These things eventually have to come. Having spent 38 years as a doctor, being the one doing things to other people, or listening or deciding, there comes a time when you are a patient, and stuff is done to you, and you are no longer in charge.
Following a serious rugby injury 40 years ago (collapsed scrum, trapped at the bottom, dislocated knee and torn ACLs) I was offered conservative or radical treatment: I opted for conservative therapy, which meant a Robert Jones bandage, and analgesia. No rest, as I was a junior hospital doctor. That went pretty well for around 35 years, but having the build of a rugby playing man (loose-head prop) meant that the inevitable was merely postponed.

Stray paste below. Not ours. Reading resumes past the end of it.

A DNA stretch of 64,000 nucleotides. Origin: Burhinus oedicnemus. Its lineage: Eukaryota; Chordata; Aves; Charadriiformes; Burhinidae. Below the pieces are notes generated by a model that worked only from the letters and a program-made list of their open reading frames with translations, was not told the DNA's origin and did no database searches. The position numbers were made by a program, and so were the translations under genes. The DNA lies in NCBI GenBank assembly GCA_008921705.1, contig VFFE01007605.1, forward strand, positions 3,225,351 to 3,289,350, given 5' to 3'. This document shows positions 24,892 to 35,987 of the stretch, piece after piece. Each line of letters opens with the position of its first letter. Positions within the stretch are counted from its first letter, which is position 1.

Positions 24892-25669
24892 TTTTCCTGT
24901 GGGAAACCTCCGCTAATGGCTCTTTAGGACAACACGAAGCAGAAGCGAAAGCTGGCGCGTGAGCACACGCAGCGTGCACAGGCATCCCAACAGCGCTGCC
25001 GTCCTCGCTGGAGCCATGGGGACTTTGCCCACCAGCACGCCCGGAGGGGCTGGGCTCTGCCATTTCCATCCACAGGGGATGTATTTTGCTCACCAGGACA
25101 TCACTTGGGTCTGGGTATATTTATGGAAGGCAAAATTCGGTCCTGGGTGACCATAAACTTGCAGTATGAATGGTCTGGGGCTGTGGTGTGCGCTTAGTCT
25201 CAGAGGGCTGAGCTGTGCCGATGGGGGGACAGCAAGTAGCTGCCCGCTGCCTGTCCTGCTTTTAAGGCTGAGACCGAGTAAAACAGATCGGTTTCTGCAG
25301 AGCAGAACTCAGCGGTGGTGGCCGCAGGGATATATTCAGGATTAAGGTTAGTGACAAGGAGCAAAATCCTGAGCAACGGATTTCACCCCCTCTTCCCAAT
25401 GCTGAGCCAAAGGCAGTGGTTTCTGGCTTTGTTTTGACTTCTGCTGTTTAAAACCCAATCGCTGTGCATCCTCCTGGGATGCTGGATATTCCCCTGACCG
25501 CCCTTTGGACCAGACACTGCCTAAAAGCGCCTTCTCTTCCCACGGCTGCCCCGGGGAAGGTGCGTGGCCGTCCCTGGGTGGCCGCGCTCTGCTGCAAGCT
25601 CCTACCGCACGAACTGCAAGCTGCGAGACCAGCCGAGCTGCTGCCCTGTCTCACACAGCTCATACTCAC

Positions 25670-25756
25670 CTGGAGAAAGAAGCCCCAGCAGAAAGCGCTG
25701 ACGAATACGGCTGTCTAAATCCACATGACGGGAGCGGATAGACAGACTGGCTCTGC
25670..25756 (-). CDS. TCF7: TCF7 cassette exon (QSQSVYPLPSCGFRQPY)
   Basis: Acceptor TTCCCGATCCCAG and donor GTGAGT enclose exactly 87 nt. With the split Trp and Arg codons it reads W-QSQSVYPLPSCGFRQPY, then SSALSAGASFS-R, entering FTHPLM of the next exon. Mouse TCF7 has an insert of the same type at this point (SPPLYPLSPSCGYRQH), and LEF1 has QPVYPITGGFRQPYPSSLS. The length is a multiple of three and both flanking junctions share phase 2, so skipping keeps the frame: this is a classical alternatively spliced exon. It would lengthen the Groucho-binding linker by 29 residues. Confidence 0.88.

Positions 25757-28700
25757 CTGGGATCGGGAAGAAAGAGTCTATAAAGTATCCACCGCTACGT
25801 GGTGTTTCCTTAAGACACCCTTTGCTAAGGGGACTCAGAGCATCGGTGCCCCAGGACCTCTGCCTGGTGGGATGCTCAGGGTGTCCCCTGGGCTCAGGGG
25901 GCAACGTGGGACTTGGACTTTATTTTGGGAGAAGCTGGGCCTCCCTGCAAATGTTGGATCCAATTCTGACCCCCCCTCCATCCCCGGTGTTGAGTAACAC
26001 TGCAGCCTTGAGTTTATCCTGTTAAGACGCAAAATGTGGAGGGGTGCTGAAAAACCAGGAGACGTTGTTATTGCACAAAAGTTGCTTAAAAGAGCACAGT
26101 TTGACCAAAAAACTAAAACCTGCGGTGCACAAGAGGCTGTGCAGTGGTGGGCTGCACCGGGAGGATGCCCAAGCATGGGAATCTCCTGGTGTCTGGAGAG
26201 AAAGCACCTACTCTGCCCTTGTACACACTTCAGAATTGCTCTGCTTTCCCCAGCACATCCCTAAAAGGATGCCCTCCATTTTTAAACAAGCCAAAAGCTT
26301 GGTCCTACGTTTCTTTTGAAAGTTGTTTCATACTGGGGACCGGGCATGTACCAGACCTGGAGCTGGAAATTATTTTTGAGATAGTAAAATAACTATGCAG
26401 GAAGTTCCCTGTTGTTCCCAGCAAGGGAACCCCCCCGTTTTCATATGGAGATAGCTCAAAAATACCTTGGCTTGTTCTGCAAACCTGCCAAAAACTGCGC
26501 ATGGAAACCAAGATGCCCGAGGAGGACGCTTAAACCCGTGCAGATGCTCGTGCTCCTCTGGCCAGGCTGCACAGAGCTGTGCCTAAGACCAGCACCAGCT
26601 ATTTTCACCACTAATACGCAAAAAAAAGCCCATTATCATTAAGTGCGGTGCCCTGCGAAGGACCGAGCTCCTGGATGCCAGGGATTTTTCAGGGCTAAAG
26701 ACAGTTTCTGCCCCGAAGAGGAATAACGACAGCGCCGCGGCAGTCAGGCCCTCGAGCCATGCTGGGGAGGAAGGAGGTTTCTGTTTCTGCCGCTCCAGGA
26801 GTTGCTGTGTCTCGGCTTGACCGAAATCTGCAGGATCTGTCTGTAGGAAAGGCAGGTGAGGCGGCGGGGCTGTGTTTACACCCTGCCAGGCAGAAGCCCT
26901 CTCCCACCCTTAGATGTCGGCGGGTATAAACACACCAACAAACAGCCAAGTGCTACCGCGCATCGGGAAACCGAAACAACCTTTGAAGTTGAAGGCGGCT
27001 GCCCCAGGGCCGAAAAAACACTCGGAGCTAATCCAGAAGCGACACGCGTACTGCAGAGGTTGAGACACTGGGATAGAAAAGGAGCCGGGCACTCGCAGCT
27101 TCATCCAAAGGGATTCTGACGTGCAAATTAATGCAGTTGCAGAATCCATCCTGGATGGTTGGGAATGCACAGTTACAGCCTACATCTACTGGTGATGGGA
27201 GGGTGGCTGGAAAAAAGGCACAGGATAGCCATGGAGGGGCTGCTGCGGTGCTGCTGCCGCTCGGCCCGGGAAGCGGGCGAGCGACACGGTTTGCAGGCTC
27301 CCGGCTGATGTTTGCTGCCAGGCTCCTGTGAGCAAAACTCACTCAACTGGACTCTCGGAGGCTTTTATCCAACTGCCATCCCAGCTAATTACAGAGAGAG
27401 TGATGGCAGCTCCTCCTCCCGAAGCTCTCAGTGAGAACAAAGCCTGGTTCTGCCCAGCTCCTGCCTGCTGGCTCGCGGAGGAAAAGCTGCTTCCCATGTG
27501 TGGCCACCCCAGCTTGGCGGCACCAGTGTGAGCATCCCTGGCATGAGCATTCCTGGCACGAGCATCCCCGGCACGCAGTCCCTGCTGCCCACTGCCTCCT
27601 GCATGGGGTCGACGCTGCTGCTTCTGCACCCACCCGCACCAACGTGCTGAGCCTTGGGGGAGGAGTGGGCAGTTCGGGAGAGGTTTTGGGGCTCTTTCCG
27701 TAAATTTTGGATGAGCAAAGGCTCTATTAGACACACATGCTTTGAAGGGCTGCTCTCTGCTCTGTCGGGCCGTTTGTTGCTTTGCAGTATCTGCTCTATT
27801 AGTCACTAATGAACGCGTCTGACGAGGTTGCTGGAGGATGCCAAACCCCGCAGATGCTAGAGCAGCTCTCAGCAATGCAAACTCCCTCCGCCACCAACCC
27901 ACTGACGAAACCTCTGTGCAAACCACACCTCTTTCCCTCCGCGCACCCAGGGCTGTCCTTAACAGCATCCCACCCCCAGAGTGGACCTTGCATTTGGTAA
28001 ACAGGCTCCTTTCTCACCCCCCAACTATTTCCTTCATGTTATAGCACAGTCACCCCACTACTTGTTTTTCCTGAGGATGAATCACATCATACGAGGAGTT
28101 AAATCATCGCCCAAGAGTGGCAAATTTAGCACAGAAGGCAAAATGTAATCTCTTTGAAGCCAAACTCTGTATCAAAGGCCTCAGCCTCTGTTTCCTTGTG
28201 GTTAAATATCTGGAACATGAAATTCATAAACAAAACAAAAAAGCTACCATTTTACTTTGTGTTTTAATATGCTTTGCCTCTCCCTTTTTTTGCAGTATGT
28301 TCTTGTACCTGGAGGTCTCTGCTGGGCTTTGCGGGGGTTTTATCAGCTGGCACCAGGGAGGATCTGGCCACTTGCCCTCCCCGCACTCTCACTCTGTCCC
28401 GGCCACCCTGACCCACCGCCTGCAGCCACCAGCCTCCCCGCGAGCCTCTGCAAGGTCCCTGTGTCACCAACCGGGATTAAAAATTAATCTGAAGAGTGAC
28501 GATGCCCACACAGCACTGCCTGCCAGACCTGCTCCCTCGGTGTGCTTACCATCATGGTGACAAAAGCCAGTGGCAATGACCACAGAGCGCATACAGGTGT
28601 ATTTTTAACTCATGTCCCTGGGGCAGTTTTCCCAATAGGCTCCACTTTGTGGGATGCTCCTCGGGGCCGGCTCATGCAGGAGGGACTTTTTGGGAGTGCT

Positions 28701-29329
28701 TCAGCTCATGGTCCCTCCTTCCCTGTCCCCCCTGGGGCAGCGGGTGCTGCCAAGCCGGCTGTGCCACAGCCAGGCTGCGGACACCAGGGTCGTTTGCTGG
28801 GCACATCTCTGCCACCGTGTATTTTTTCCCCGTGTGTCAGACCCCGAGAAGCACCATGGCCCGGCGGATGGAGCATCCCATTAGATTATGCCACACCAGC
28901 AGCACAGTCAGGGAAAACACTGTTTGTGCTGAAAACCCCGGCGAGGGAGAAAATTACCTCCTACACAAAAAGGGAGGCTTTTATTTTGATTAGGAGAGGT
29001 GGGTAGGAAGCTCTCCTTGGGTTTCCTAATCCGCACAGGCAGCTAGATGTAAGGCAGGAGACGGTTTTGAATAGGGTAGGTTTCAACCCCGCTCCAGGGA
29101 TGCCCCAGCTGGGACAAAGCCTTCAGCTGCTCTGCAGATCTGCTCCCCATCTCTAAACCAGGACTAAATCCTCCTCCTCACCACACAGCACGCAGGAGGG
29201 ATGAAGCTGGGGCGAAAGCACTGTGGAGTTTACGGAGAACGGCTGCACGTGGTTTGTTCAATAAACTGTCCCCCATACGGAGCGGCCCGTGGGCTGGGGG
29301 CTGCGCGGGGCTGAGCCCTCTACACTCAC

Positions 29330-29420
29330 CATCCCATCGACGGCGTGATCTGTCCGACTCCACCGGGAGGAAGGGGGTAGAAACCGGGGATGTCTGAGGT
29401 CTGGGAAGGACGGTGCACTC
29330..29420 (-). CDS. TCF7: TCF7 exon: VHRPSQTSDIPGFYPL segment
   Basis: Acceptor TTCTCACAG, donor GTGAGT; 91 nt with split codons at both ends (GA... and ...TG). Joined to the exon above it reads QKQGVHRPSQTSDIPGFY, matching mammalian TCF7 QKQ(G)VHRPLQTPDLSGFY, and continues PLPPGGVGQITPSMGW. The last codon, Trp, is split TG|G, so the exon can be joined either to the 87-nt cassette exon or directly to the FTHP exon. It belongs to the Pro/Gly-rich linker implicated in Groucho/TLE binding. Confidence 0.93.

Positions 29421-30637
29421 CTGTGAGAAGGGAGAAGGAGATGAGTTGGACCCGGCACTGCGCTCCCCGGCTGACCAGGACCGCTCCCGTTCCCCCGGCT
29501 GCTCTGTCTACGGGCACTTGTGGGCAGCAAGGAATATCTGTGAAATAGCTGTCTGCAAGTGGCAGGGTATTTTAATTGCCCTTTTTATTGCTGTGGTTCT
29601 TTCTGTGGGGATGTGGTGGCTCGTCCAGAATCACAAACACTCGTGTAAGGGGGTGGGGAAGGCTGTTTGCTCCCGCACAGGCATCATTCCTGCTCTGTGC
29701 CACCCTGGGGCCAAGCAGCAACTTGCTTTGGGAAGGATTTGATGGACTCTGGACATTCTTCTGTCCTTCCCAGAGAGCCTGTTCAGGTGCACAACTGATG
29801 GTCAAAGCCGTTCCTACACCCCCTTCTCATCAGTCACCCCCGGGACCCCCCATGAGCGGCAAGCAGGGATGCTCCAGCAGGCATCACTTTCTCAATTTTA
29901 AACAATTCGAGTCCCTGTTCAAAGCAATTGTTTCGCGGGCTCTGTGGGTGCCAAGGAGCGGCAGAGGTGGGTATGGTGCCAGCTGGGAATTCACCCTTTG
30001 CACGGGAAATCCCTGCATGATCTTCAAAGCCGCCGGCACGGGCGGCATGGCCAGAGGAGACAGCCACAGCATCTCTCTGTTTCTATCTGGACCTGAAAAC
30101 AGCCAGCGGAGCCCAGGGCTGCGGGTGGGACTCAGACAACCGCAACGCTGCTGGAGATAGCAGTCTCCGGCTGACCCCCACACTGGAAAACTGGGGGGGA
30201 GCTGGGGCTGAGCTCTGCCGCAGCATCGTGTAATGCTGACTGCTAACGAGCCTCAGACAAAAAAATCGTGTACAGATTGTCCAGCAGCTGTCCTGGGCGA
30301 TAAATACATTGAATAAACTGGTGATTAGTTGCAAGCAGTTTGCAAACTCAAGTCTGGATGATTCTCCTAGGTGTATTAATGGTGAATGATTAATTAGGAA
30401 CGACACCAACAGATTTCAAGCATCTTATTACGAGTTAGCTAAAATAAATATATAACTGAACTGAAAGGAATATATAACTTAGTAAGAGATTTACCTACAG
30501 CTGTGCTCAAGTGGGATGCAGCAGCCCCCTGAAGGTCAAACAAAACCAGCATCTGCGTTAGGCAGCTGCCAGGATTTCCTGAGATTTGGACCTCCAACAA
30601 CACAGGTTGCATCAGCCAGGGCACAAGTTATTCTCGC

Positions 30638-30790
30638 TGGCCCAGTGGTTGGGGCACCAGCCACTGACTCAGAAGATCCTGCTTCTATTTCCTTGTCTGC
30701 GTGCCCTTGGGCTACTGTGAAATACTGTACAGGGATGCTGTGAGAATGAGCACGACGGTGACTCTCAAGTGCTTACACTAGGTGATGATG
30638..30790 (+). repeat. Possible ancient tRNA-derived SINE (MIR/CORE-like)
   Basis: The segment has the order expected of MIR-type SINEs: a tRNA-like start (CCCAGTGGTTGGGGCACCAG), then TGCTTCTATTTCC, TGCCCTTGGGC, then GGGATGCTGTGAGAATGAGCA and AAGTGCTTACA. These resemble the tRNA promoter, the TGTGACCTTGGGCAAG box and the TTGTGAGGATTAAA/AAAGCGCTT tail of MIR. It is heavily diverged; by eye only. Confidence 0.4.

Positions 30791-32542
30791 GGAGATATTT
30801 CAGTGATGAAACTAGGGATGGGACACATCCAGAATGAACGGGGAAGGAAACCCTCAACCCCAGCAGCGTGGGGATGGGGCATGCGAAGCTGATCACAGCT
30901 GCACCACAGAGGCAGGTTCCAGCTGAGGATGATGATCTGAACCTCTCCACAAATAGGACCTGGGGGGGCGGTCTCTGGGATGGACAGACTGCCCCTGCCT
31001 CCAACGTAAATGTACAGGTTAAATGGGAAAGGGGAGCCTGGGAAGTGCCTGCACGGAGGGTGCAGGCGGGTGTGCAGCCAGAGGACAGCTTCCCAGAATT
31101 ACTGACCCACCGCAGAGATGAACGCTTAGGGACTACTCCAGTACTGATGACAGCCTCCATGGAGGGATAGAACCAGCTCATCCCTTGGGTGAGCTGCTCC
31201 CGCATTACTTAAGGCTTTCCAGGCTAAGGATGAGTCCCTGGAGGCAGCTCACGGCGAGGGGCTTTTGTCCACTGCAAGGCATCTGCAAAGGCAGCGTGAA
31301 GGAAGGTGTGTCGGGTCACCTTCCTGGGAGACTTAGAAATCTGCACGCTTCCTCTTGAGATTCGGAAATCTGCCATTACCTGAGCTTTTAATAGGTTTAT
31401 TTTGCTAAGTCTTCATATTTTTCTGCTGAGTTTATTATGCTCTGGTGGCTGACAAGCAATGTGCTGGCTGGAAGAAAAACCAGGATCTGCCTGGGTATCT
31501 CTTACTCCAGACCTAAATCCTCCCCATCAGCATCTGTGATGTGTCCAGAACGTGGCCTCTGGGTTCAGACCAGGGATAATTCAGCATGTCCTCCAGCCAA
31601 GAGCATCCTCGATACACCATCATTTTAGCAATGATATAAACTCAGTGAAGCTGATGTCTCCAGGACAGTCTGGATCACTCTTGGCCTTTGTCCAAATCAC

So, I have now had 2 total knee replacements as an NHS patient. The surgery and care was excellent, and I am recuperating, but it is quite difficult not being in charge. I suppose that, as the years progress, I will have to get used to the change in relationship with my doctors (my GP now was a GP Registrar in my practice many moons ago). It isn't easy being passive, and having to rely on others' decisions.
I suppose that makes me a Jobbing patient.